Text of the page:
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Archive for February, 2016

Whoop!

That is the sound of the gravitational waves hitting the LIGO detector. A chirp.

That is also the sound of the celebratory hurrah’s from the gravity community. We  finally have experimental (observational) confirmation to a prediction made by Einstein’s theory of general relativity 100 years ago.

The quest to hear gravitational waves started about 50 years ago by Webber and it is only now that enough sensitivity is available in the detectors to be able to hear the ripples of spacetime as they pass through the earth.

The particular event in question turned the equivalent of 3 solar masses into gravitational waves in a few seconds. This is much brighter in power than the brightest supernova. Remember that when supernova collapse, the light emitted from them gets trapped in the shells of ejected mater and the rise of the signal and afterglow is extended to months. This was brighter in energy than all the output of all the stars in the visible universe combined! The event of Sep. 14 2015 recorded the merger of two black holes of intermediate masses (about 30 solar masses each) about 1.3 billion lightyears away.

The official press release is here, the PRL paper is here.

The New York times has a nice movie and article to mark this momentous scientific breakthrough.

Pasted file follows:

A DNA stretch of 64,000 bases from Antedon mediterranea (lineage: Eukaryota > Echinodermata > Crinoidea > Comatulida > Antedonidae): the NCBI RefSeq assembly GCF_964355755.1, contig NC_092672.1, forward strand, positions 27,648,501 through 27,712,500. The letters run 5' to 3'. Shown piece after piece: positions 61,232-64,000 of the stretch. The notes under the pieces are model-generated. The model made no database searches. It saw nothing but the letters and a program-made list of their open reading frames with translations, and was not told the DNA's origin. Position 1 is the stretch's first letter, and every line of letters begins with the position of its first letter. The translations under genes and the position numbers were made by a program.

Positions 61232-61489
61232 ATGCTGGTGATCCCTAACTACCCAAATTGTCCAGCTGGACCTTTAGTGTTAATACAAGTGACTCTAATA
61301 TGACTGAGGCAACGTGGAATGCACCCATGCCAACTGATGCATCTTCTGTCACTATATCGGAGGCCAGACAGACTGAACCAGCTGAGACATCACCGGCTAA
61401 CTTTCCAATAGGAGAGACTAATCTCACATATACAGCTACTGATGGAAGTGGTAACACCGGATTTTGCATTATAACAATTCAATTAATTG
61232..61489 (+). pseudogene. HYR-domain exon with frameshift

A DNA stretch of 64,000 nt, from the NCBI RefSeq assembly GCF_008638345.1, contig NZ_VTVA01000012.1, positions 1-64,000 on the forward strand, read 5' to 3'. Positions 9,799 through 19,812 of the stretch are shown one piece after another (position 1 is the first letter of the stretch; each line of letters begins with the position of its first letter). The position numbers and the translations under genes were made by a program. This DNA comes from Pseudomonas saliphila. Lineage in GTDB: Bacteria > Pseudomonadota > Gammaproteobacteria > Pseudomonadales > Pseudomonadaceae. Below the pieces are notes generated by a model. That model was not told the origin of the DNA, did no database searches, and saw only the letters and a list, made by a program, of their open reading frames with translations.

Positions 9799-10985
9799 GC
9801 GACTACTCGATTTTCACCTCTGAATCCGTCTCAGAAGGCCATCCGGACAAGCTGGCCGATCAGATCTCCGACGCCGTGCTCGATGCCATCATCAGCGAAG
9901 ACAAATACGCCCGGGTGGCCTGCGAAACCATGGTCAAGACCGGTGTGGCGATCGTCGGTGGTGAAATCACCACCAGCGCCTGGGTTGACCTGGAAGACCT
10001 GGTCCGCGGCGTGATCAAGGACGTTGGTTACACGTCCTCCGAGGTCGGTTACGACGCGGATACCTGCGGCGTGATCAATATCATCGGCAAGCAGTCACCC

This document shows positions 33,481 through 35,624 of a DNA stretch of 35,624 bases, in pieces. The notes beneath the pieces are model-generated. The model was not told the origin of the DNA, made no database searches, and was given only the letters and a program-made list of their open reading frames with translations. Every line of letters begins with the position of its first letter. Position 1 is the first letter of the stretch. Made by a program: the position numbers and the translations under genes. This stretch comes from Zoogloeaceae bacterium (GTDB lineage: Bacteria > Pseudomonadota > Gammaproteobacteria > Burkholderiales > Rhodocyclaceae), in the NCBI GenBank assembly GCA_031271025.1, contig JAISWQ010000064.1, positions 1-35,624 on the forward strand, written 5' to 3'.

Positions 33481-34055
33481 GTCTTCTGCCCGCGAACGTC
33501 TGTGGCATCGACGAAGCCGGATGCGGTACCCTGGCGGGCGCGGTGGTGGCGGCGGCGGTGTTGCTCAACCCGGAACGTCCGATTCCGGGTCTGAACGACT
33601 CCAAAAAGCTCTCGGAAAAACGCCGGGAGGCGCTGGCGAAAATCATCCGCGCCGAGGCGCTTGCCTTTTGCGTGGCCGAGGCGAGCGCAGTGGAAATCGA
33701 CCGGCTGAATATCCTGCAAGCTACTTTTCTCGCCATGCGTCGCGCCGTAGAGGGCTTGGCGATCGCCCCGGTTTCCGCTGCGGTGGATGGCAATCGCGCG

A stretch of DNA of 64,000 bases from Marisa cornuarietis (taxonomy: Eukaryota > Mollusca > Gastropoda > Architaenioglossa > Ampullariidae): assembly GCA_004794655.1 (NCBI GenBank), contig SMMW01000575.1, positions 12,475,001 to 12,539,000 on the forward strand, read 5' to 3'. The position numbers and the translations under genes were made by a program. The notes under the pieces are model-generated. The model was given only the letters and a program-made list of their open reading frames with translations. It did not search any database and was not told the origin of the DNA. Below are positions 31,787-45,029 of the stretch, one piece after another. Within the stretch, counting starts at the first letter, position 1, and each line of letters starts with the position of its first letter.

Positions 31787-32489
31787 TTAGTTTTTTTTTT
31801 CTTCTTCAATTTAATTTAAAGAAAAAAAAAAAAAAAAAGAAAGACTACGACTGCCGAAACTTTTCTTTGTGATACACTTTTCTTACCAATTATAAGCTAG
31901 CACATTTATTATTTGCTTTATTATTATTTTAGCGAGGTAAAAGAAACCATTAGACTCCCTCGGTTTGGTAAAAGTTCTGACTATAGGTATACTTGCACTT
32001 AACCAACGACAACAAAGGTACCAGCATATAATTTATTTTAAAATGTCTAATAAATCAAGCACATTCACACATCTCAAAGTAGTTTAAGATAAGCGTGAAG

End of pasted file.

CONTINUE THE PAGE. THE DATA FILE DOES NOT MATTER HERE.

Congratulations to the LIGO team.

 

Usual caveat: Now we wait for confirmation, yadda yadda.

 

 

 

 

 

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As the rumor noise level has increased over the last few weeks, and LIGO has a press conference scheduled for tomorrow morning, everyone in the gravity community is expecting that LIGO will announce the first detection of gravitational waves.

 

A roundup of rumors can be found here and here and here and here.

Preprints with postdictions that sound as predictions can be found here for example. I’ve been told that the cat has been out of the bag for a while, and people with inside information have been posting papers to the arxiv in advance of the LIGO announcement.

Obviously  this is very exciting and hopefully the announcement tomorrow will usher a new era of gravitational astronomy.

 

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